Renee Beck, MFT
Renee Beck, MFT, is a therapist in private practice as well as an approved supervisor in practicum for Integral Psychology Program Trainees attending The California Institute of Integral Studies (San Francisco). Additionally, she is an approved supervisor for Blue Oak Therapy Center in Berkeley; and offers through her practice individual and group supervision for Marriage and Family Therapist Interns, Associate Social Workers, and Professional Clinical Counselors. In her private practice, Beck utilizes her expertise in unique areas such as; Dreamwork, Transpersonal Therapy and Therapeutic Tarot.
Beck is also the Clinical Director Emeritus at Holden High School located in the San Francisco East Bay Area. Her work at Holden High School began over 33 years ago, when she founded the school’s counseling center. In June of 2014, administration, staff and students honored Beck’s three decades of selfless service by dedicating one of the facility’s counseling rooms in her name.
Renee, did you always want to become a therapist?
I’ve always loved learning; my childhood aspirations were to be a vet, a nun (when I realized my religion wouldn’t allow me to become a priest), a magician, witch or wizard, a writer, musician, and a biologist/botanist. In high school in the 1960’s, I got very interested in psychology and consciousness and was very active in non-violence and peaceful political action. I also became involved in the Free School/Alternative Education movement. All of these things were intricately related in a weave of learning, deepening internal/interpersonal/social consciousness, and making the world a better place, which is what I believe the process of therapy is all about.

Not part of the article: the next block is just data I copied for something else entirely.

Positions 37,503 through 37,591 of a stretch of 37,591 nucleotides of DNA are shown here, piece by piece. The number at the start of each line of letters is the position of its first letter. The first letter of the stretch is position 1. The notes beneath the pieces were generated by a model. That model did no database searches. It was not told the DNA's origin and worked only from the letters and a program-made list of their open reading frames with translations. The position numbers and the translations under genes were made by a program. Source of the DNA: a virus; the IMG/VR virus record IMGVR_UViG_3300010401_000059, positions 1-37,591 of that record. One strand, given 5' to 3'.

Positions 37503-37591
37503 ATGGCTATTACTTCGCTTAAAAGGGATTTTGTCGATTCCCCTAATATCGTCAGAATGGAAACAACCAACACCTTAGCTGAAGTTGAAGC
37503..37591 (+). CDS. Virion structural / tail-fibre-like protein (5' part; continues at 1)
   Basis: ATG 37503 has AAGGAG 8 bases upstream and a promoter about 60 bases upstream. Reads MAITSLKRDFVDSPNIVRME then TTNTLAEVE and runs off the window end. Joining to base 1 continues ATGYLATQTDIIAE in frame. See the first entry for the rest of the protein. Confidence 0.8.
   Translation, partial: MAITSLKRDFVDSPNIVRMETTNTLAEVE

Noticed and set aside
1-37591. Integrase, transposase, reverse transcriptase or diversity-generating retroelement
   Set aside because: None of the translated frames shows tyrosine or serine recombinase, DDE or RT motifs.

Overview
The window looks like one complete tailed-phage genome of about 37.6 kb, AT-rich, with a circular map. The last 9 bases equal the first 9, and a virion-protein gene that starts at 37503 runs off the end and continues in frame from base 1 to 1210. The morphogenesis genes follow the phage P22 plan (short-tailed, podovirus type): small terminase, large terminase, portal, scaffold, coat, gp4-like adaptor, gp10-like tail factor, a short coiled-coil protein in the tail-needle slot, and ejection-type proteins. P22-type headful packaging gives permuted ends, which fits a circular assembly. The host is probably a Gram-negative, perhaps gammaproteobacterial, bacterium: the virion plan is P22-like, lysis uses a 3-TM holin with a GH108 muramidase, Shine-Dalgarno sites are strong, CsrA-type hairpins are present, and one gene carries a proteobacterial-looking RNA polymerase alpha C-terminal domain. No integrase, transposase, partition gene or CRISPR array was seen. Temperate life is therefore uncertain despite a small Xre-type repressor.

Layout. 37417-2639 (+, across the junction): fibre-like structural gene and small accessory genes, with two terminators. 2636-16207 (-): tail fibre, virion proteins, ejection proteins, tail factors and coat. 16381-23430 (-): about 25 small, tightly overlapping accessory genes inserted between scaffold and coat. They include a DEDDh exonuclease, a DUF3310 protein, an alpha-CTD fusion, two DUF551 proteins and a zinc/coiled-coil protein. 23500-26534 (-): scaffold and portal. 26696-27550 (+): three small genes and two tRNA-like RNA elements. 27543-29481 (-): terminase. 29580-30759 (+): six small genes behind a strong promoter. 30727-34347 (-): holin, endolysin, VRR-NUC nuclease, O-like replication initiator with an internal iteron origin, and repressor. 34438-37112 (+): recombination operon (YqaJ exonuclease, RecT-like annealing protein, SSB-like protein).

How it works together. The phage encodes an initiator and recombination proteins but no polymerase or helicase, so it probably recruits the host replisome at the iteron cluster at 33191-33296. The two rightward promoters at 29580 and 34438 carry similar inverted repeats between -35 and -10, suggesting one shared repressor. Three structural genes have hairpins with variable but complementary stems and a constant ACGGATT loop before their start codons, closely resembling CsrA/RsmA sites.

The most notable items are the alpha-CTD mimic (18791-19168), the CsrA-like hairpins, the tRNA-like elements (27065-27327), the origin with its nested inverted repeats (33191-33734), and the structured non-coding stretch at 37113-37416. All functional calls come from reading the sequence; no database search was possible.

What made you choose Dreamwork, Transpersonal Therapy and Therapeutic Tarot as areas in which to specialize?
For as long as I can remember, myth, mystery and symbols have fascinated me. As a young girl, dreams were the doorway to a magical realm; fairytales made more sense to me than real life, and religious ritual and practices produced experiences that seemed so much larger than normal experience—except for my astonishment at the beauty of the natural world. I could be transported to another world in a book, gazing at the Milky Way, sinking into the dark quiet of a forest, or watching fish create nests in the sand could mesmerize my mind and enliven my heart and spirit for hours. That sense of wonder and surprise continues to this day.
You began your educational journey at Boston University’s College of Basic Studies’ 2 year Utopia Project. Will you please tell us about this phase of your learning?
The teaching was coordinated so all of our learning was integrated; we studied various fictional and real-life intentional communities; positive and negative, and spent the last semester creating our own version of a utopia in small groups. My focus in the group was education and youth. It was a useful project for expanding one’s vision of possibilities, and especially for learning how to work together in a group that most of us would never have chosen as a community; much learning about cooperation, listening, and group functioning!